Forum for Science, Industry and Business

Sponsored by:     3M 
Search our Site:

 

Alternative kidney test reveals hidden health risks

15.08.2006
Cystatin C test reveals risks for kidney disease, cardiovascular disease, and death that creatinine test misses

Elevated blood levels of the protein cystatin C accurately predict higher risk of chronic kidney disease, cardiovascular disease, and death among elderly people with no known kidney problems – risks that the standard kidney function test, which measures the protein creatinine, misses entirely, according to a study led by a researcher at the San Francisco VA Medical Center.

"For the clinician who treats older people or others at risk for kidney disease, this is an important message: A normal creatinine level should not reassure you that your patient has normal kidney function," says lead author Michael Shlipak, MD, chief of general internal medicine at SFVAMC and an associate professor of medicine, epidemiology, and biostatistics at the University of California, San Francisco. "It shows that cystatin is a very promising new tool that complements creatinine in the ongoing effort to detect early kidney disease and prevent its complications."

The study appears in the August 15, 2006 issue of Annals of Internal Medicine.

Shlipak and his colleagues tested blood samples from 4,663 elders living independently in the community who participated in the Cardiovascular Health Study, a national longitudinal study of people aged 65 and older sponsored by the National Institutes of Health.

The researchers measured each participant's creatinine – an end-product of muscle metabolism that is filtered through the kidneys and has been a standard marker of kidney health for "probably 100 years," according to Shlipak – and cystatin C, a blood protein that is also filtered through the kidneys. They then matched test results with health outcomes up to nine years later.

Among participants with no diagnosed chronic kidney disease, those with high levels of cystatin C had significantly greater risk for poor health than those with normal cystatin C levels. Individuals in the high cystatin group were 50 percent more likely to die overall, nearly twice as likely to die of cardiovascular problems, and 30 percent more likely to die of non-cardiovascular problems. They had increased risks of 40 percent for heart failure, 30 percent for heart attack, and 20 percent for stroke. Finally, they were more than three times more likely to develop chronic kidney disease.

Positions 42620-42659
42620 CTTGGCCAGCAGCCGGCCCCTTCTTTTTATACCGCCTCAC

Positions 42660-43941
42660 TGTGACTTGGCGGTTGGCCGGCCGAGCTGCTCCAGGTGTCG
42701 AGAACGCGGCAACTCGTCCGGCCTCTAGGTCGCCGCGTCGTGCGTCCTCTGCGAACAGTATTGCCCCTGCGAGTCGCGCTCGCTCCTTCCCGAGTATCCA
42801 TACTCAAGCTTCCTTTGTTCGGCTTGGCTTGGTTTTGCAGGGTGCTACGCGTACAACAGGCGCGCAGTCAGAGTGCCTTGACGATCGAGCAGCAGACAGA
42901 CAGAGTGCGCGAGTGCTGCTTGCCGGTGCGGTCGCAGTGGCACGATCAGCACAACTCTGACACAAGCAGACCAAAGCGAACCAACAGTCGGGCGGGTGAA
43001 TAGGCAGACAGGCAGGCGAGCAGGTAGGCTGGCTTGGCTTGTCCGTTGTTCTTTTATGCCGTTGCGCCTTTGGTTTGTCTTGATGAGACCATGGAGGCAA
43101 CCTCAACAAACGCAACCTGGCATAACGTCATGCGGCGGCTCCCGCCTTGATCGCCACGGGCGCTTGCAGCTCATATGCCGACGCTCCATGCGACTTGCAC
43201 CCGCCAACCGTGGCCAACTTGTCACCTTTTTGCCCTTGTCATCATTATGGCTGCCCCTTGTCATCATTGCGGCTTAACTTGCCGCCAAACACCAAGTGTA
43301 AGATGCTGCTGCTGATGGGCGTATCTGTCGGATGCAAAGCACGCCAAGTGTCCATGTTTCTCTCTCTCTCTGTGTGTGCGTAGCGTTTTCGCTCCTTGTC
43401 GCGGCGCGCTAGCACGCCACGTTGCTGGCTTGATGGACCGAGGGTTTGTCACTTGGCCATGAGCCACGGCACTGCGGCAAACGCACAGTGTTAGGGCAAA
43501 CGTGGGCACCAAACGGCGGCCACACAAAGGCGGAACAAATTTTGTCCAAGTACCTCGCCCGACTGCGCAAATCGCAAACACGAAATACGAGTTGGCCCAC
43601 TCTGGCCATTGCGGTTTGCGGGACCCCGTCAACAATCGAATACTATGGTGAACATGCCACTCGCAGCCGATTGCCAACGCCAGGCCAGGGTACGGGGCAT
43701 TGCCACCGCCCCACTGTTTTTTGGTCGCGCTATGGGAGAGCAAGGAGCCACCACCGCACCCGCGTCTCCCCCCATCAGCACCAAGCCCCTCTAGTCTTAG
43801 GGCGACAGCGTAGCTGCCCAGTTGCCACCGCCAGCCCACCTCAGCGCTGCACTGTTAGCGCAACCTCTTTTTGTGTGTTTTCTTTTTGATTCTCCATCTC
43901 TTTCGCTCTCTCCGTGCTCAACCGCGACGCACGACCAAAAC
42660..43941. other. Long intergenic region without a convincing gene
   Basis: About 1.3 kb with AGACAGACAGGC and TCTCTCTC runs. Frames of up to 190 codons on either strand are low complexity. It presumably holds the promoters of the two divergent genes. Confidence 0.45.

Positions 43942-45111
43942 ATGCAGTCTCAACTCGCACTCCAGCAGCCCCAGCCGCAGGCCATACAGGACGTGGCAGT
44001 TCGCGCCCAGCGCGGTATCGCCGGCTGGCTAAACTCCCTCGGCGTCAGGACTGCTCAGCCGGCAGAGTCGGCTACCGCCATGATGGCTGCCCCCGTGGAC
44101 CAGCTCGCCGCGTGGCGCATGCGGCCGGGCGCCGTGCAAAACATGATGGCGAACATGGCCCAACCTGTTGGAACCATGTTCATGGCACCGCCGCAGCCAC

"In contrast," the researchers report, "creatinine concentrations had associations with each outcome that were much weaker, and significant only for the outcome of cardiovascular death."

Shlipak says, "This tells us that the creatinine test, while broadly useful as a measure of kidney health, is insensitive. If a creatinine level is high, that's probably an indication of kidney disease. But if it's low, you don't know. You would need to do a cystatin test if there's any other indication of kidney disease or if the patient is in a group that's at risk."

Groups at risk for chronic kidney disease include people over 65, people with diabetes, hypertension, or cardiovascular disease, and African Americans, American Indians, and Hispanic Americans.

"This is also telling us that kidney function declines much more with age than we realized before," adds Shlipak. He terms this syndrome "pre-clinical kidney disease," or pre-CKD.

"We have the tools to slow kidney disease," he notes, including blood pressure control, sugar control for diabetes, and specific medications known as ACE inhibitors. "It's well-established that end-stage kidney disease is rising at a rate of 10 to 20 percent per year. With a heightened awareness of pre-CKD, we can be more aggressive in taking steps to prevent it."

Accurate knowledge of kidney function is also a matter of patient safety, according to Shlipak: "Surgery, some other medical procedures, and certain medications all can have an adverse impact on kidney health."

The cystatin test itself is relatively inexpensive and already widely available, he says. "As demand for it increases, it should become even more commonly available."

The next steps for researchers, says Shlipak, should include longitudinal studies that determine whether a screening test for cystatin C can improve clinical care and health outcomes for large patient populations. "We also want to map out the physiologic consequences of early mild kidney dysfunction, now that we can measure it."